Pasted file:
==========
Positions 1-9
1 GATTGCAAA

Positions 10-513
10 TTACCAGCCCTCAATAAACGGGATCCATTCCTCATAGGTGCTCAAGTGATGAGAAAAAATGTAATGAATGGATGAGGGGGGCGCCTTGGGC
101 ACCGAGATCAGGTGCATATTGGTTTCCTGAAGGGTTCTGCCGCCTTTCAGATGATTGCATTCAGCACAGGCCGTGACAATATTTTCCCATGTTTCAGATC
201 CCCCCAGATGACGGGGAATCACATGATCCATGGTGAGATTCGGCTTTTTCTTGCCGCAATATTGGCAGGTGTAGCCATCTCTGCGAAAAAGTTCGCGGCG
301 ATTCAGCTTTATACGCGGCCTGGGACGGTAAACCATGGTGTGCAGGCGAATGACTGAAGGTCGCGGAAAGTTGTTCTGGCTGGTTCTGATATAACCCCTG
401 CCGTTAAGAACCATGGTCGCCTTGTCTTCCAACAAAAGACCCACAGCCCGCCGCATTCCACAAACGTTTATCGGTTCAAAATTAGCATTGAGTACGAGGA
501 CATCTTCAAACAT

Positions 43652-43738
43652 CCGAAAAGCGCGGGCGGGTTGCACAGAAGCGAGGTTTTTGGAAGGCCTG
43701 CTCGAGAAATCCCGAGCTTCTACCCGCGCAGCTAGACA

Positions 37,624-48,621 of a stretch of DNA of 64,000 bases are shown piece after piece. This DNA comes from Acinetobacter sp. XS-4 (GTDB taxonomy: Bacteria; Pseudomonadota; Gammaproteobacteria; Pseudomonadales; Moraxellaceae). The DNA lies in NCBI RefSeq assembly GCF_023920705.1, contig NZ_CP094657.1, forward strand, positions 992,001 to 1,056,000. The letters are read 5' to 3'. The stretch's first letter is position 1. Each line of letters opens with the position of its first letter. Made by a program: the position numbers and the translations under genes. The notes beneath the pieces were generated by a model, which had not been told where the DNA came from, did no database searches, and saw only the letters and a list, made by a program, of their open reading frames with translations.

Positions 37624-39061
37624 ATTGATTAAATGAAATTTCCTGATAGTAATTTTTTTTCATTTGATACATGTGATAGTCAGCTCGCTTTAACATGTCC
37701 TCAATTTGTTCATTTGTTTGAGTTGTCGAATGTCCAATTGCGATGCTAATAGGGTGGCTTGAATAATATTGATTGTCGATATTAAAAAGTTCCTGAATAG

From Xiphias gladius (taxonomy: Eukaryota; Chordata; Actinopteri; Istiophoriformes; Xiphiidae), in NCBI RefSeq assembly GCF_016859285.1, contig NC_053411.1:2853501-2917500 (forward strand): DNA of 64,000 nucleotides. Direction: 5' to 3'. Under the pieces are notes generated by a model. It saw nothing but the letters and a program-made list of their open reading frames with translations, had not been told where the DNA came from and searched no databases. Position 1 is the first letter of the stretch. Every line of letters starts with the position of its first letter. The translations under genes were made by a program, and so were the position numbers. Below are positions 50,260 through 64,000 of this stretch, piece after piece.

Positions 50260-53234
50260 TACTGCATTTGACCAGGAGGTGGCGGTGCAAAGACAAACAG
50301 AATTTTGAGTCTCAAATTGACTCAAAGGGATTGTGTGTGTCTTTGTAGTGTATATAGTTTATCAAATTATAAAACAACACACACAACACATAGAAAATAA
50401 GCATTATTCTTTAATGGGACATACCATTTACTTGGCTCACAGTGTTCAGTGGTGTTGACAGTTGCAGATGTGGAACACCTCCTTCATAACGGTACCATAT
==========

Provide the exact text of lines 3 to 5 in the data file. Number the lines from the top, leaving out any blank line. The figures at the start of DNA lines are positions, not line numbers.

Positions 10-513
10 TTACCAGCCCTCAATAAACGGGATCCATTCCTCATAGGTGCTCAAGTGATGAGAAAAAATGTAATGAATGGATGAGGGGGGCGCCTTGGGC
101 ACCGAGATCAGGTGCATATTGGTTTCCTGAAGGGTTCTGCCGCCTTTCAGATGATTGCATTCAGCACAGGCCGTGACAATATTTTCCCATGTTTCAGATC